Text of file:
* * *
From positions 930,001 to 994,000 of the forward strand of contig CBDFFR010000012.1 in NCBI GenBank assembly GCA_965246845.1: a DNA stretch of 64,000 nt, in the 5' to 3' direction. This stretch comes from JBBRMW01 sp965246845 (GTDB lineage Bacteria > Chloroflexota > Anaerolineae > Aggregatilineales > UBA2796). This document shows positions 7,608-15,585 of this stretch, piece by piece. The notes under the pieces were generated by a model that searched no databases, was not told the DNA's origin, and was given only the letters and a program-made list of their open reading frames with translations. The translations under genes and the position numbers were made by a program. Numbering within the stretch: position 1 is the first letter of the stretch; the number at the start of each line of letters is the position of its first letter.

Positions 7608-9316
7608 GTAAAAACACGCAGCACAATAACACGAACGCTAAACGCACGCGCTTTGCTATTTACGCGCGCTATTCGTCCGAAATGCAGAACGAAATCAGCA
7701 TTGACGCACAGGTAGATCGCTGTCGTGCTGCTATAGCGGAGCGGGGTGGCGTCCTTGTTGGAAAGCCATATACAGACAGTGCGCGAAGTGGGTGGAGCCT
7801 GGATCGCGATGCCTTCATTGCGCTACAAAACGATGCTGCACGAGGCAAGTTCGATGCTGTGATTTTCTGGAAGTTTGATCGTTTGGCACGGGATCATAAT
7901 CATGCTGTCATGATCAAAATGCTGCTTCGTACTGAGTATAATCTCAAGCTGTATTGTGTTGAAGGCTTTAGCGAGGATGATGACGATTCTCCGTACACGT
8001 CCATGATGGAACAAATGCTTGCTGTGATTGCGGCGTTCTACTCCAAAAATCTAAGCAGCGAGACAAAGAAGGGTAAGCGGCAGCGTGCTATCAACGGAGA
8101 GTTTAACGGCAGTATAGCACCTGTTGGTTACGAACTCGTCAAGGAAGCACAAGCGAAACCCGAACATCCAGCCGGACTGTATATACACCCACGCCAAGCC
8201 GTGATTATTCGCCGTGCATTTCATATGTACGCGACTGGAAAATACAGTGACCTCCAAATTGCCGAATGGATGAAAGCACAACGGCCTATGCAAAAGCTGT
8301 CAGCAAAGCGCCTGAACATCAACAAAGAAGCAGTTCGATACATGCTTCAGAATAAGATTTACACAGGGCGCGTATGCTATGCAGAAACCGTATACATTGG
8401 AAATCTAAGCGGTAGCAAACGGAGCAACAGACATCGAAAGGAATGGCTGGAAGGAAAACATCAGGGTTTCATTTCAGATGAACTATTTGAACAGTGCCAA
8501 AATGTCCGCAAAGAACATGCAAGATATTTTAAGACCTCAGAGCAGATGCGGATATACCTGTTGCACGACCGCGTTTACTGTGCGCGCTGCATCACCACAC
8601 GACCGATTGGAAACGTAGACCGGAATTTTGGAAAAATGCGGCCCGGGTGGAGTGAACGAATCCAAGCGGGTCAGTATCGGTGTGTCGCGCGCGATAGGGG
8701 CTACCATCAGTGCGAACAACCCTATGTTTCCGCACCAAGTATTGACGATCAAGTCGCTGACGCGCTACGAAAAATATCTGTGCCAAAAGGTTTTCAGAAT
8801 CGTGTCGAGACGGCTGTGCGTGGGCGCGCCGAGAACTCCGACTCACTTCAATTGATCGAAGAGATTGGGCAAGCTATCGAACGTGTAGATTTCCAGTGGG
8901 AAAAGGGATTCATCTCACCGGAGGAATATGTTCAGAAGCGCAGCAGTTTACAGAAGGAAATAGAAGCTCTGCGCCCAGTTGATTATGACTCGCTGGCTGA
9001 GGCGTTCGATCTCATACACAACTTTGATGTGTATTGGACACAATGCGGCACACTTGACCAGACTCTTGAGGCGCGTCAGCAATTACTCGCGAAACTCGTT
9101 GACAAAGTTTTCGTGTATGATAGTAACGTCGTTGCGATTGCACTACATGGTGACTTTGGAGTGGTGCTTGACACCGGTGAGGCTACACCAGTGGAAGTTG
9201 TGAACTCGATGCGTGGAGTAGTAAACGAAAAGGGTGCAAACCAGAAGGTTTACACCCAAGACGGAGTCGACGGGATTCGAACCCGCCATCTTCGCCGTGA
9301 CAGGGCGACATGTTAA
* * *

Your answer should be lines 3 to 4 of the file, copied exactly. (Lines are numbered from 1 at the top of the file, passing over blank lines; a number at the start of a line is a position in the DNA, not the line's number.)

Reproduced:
7608 GTAAAAACACGCAGCACAATAACACGAACGCTAAACGCACGCGCTTTGCTATTTACGCGCGCTATTCGTCCGAAATGCAGAACGAAATCAGCA
7701 TTGACGCACAGGTAGATCGCTGTCGTGCTGCTATAGCGGAGCGGGGTGGCGTCCTTGTTGGAAAGCCATATACAGACAGTGCGCGAAGTGGGTGGAGCCT